The most successful elected officials often are those with the patience to see their ideas through. A decade ago, long before he became a member of the California Assembly, Anthony Portantino knew what he wanted to accomplish.
|Anthony Portantino, left, and City of Hope’s Joseph Rosenthal before a legislative session (Photo by Diego de la Garza)|
His neighbor’s son had cancer and was treated through a successful transplant using donated umbilical cord blood. When Portantino learned of his neighbor’s story of survival, he wanted to help others in the same way. He got his chance when his second child was born: Portantino and his wife donated her cord blood.
The donation was far from easy, though. No system was in place for transporting the cord blood from the hospital, and few centers were equipped to bank the blood. “I was handed a bag of cord blood and I had to pack it on ice and ship it,” he said. “That’s when I realized that we were throwing out this precious resource rather than using it to save people’s lives. Something had to be done when so many Californians can’t find bone marrow donors.”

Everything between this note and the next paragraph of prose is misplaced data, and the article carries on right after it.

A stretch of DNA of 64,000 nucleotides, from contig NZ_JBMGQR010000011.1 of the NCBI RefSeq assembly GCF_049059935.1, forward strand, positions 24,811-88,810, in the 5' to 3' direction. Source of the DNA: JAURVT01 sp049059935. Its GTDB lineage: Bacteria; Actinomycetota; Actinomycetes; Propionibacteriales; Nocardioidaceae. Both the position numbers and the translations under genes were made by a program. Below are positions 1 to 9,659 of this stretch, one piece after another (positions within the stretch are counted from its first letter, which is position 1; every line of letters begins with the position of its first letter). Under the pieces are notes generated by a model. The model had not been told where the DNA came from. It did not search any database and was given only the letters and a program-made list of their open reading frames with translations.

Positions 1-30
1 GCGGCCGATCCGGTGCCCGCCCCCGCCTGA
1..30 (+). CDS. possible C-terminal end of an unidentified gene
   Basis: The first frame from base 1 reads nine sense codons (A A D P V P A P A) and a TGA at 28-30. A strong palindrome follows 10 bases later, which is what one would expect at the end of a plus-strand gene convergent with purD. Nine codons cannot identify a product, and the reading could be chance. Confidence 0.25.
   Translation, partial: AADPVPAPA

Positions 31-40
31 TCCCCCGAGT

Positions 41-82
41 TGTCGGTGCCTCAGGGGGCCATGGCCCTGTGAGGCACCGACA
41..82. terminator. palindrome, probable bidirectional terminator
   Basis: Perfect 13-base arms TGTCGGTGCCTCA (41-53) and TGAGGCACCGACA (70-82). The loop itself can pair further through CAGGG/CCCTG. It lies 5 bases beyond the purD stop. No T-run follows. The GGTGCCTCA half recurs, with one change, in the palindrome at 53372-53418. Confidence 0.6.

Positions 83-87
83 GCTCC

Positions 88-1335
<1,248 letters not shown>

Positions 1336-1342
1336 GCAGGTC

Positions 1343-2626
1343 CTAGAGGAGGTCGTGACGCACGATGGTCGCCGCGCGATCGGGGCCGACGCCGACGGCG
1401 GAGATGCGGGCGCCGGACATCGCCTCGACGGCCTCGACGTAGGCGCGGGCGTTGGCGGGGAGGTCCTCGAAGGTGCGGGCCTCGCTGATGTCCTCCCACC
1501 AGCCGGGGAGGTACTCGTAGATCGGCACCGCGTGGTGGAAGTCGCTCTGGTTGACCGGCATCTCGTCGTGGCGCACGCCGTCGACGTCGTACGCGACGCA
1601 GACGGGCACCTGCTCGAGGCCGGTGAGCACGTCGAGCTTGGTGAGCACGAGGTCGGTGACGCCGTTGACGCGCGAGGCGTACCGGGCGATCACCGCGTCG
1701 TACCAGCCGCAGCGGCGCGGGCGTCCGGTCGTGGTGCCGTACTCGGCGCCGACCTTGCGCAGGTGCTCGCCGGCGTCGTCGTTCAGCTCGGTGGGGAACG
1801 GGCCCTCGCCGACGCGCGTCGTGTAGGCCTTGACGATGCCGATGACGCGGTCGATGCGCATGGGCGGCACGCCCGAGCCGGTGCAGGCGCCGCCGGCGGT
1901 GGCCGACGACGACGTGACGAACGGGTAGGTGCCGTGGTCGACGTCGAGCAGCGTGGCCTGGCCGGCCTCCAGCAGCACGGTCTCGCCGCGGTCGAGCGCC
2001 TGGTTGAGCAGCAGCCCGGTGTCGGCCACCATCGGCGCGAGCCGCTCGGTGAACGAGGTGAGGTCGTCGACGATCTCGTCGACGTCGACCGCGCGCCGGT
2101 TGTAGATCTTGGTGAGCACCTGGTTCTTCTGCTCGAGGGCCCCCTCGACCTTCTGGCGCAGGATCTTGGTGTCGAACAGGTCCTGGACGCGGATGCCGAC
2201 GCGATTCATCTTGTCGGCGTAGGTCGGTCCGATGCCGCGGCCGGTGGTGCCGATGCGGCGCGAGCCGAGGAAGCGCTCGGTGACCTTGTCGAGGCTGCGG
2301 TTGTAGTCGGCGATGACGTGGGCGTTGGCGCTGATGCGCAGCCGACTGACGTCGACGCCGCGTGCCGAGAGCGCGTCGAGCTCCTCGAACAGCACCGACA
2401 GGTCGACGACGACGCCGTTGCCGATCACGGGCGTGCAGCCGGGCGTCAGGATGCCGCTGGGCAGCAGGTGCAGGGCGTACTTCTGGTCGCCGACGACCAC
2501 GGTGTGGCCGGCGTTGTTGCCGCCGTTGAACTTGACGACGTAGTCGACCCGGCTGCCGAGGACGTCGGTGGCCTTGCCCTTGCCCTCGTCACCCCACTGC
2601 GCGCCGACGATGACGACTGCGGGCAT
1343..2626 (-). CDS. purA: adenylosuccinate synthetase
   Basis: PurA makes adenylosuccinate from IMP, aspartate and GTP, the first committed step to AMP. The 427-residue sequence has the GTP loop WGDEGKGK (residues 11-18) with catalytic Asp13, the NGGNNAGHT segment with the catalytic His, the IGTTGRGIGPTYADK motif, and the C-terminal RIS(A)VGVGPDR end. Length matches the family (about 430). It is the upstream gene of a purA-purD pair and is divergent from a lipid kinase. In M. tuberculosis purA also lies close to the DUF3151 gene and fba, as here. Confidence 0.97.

Portantino vowed to make the process easier — a promise he kept on his first day in office as a state legislator. Through a pair of recent bills supported by City of Hope, Portantino created California’s first public cord-blood collection program at a time when partisanship makes funding new public programs difficult.
Like bone marrow, umbilical cord blood is a source for the blood-forming cells used in transplants. Since 1988, it has been used to treat leukemia, lymphoma and other life-threatening blood diseases.
Because cord blood transplants are a growing part of City of Hope’s repertoire of treatments, City of Hope backed the bills and provided information to legislators on the importance of passing the legislation.
In 2006, Portantino’s first bill on cord blood collection, AB 34, set up a public cord blood collection program. His follow-up legislation this year, AB 52, modified the program and created a secure funding stream to support it. It was signed by the governor in September and becomes law in 2011.